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Bathrooms built for indulgence
BY Thomas Wagner | 2/27/2013

Welcome to the thermotope! Here we can be the human beings we really are, without having to parade ourselves on that stage that is the gym or the sauna; it is here that we can finally feel comfortable in our own skin. Here, the artificial cloud of warmth that embraces us, soaking into every pore, allows us to just forget the physical and social frostiness that besets us on a daily basis outside in the big, wide world. Here we are truly in a world of our own, here we are promised relaxation, even healing. Here we have succeeded in creating an insulating layer between those outside mechanisms of coldness and our own inner lives, so threatened by eternal frostbite today.

“Humans,” says Peter Sloterdijk, philosopher and theorist on the realm of indulgence that is modern day society, “are not at one with themselves in a particular country but in comfort.” And given that the global wellness industry has figured out precisely how to lure its prey, it’s no wonder we firmly believe that by purchasing their products we also gain an “indulgence edge”. While the old spa resorts are fast becoming mere scenes of a distant past, the sanitary industry has recognized that, especially in the bathroom, it is now about so much more than cleansing rituals.

The desire for the perfect temperate zone

When coining the term “thermotope” Sloterdijk thus likewise set out to describe the realm in which the advantages of everyday magic actually become tangible. In the 21st century, albeit itself still in its infancy, anyone who addresses the themes of heating and air-conditioning as a whole also expresses a desire to go beyond warm water, central heating, air-conditioning, digital household automation and high-efficiency energy management systems in every area of the house and home. For what they are by implication really longing for, and it’s a yearning that reaches down deep into our very souls, is a life in a new temperate zone. “In our universe,” notes Alexander Kluge, “it is often either too hot or too cold for warm-blooded creatures (and for saurians, fish and snakes alike). The existence of places that are capable of supporting life, that boast the right climatic conditions is a rare coincidence in this universe.” In more developed nations here on earth in the first instance the bathroom is such a place.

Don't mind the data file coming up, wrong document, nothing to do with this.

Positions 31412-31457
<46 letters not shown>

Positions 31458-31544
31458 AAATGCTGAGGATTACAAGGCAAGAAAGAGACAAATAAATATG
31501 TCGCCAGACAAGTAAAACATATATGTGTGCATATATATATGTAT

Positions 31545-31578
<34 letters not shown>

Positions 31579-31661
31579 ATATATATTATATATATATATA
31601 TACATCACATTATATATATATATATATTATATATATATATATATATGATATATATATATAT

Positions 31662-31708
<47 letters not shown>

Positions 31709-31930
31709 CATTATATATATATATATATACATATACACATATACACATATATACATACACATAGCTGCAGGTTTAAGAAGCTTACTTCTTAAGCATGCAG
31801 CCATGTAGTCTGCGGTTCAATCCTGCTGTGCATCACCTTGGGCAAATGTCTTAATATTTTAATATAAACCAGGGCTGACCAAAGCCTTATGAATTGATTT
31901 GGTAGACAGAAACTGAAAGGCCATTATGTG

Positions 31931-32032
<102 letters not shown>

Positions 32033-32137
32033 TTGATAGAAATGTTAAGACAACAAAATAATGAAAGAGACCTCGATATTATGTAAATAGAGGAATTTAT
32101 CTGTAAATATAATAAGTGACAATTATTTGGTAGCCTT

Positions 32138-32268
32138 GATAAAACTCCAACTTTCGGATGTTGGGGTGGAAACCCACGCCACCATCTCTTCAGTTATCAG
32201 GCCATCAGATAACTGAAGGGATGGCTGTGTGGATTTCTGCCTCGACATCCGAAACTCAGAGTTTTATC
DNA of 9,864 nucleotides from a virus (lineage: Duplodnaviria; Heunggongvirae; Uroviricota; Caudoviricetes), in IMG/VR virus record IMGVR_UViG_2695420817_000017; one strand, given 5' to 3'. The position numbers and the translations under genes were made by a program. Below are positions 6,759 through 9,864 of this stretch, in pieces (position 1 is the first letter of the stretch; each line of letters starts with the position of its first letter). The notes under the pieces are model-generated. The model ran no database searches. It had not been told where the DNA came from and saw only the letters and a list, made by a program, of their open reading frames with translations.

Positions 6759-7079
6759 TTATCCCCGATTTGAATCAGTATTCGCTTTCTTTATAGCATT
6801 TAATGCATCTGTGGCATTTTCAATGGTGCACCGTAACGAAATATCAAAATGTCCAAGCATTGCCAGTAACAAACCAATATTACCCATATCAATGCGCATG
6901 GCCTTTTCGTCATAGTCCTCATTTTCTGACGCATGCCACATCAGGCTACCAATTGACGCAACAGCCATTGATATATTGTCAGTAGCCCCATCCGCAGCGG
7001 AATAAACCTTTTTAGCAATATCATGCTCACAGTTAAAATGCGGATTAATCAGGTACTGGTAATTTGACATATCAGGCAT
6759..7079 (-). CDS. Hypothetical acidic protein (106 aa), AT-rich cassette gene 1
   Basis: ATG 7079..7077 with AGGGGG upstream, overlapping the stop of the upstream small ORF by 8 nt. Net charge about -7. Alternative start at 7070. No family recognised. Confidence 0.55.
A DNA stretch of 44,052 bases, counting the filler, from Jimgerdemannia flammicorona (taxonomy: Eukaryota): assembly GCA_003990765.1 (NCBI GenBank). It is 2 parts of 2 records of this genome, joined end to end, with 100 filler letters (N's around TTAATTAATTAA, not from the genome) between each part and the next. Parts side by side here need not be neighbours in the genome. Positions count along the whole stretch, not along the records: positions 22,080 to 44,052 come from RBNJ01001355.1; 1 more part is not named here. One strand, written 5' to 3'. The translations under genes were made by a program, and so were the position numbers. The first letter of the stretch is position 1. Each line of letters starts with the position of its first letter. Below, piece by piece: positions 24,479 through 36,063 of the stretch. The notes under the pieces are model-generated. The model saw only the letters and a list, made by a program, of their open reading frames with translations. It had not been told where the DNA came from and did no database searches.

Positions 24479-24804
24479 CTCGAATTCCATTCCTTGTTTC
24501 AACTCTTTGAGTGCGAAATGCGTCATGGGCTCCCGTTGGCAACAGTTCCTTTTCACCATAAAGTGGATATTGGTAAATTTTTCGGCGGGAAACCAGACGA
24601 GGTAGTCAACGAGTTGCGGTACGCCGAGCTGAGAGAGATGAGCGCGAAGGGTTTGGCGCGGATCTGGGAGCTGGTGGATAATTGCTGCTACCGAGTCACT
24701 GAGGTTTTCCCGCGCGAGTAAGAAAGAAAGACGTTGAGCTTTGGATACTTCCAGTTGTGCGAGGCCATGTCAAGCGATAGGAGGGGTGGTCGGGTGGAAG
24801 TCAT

The bathroom as magical axis

This magical axis of warmth around which our existence revolves has now been transplanted directly into our homes – in the form of the bathroom, which has in recent decades evolved into an all-round feel-good center. In the bathroom, wild, unruly mother nature morphs into her alternate, caring counterpart: there are showers that wrap our neglected skin in warm summer’s rain; grand, sweeping bathtubs, filled with warm bubbling water as revitalizing as it is effervescent; underfloor heating; materials that are exquisite to the touch; warm colors; light that flatters every line and contour of the body; brightly lit mirrors; even fitness equipment; not to forget all manner of fragrances and aromas – all of which wrap us snug in an all-round sense of happiness and wellbeing.

The only thing comparable to this self-staged sphere of comfort would be the beloved kitchen hearth, which as the heart of the home not only has a certain sentimental presence but also the additional advantage of providing heat. Although admittedly in more primitive times the source, an open fire, did have to be watched with a keen eye. It’s a parallel evinced by the revival of the fireplace as a home accessory along with its enthralling display of dancing flames even if it first and foremost serves to warm our souls rather than our bodies and accomplishes the task even better than do our actual homes. As every marketing specialist knows, a magical feeling is always a good seller.

Heat pumps replace open hearths

Having said that, in today’s market questions of energy and consumption have replaced the consumerist desire for a product that could wow with pyrotechnic displays. Less energy, less water, there’s no other way around it. As a result, ongoing debates in the design world relating to the bathroom as an area of comfort no longer revolve around proto-organic or rectangular-shaped fittings made of porcelain, filigree mosaics and “experience showers”, in which we cleanse our stressed-out egos of the impositions of everyday life. Today designs have to offer that added extra: a permanent feeling of wellbeing.